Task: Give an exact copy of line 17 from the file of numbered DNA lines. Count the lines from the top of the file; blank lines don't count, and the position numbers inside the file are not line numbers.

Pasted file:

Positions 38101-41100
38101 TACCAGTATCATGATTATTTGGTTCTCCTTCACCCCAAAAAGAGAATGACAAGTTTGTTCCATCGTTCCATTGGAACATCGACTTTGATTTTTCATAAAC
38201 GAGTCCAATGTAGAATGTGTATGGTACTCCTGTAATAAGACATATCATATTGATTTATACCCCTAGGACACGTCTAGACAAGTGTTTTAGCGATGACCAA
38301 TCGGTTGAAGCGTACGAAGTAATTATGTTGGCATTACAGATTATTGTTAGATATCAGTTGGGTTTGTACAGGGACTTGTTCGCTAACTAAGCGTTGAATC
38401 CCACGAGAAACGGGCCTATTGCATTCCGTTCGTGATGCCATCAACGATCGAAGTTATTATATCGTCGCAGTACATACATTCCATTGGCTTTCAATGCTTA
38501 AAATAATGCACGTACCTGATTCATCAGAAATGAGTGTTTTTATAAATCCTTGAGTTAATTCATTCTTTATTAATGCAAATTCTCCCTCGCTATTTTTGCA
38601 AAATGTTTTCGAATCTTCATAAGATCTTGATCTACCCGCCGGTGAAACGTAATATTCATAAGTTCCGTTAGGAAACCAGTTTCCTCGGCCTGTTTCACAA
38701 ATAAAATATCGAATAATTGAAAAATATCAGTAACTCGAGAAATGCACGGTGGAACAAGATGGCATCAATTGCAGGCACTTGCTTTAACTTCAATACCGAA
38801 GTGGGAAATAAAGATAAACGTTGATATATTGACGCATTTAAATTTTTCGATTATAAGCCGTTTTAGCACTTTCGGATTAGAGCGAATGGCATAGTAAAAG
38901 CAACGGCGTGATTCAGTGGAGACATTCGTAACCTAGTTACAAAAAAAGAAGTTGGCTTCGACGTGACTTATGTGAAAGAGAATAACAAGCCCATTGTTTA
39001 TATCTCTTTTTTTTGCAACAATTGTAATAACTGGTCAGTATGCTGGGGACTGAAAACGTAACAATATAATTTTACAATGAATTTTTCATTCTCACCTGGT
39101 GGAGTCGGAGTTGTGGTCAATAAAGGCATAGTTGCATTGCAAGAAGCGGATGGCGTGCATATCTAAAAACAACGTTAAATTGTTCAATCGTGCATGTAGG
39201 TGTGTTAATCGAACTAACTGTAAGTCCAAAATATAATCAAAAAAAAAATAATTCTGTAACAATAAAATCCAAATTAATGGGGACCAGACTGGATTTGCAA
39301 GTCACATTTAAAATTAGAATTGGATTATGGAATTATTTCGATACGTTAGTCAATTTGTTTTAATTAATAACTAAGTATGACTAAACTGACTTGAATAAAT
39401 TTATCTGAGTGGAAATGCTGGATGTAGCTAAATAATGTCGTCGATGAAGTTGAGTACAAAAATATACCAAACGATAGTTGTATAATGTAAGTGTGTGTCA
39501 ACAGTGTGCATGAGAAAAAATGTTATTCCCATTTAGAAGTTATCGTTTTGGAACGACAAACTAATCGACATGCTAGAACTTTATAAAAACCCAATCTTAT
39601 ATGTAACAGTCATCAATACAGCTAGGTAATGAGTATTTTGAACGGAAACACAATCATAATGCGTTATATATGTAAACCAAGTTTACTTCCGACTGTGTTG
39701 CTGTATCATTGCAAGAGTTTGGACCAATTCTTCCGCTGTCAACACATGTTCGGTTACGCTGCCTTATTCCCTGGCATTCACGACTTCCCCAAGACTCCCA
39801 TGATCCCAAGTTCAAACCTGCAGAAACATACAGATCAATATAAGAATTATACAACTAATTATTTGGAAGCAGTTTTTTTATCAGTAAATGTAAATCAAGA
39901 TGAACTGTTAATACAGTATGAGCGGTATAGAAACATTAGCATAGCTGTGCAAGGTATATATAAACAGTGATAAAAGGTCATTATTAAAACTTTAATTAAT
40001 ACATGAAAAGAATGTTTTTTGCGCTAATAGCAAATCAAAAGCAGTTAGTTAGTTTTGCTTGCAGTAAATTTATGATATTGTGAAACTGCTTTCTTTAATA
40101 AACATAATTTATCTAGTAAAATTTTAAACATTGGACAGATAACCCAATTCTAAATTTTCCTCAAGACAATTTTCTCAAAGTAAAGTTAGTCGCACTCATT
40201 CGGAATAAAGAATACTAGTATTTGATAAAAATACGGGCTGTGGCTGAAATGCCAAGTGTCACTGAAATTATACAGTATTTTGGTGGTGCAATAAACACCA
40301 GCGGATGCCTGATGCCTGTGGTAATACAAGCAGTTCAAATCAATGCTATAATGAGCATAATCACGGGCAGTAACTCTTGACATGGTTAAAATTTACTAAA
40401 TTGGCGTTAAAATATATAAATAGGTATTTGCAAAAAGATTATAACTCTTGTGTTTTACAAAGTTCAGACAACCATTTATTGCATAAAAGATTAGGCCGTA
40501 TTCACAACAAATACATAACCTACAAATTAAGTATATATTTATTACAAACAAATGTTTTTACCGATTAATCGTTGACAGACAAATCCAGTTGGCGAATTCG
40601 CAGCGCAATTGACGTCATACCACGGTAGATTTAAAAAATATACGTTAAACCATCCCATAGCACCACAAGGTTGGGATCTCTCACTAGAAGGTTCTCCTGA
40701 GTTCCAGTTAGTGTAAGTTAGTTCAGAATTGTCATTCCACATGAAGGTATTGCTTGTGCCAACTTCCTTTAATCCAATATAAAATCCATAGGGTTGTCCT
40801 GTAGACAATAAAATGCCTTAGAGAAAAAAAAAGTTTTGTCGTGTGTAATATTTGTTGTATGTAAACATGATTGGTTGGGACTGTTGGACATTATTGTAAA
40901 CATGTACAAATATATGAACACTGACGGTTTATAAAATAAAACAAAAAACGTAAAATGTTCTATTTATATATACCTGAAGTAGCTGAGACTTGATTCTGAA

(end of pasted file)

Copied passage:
39601 ATGTAACAGTCATCAATACAGCTAGGTAATGAGTATTTTGAACGGAAACACAATCATAATGCGTTATATATGTAAACCAAGTTTACTTCCGACTGTGTTG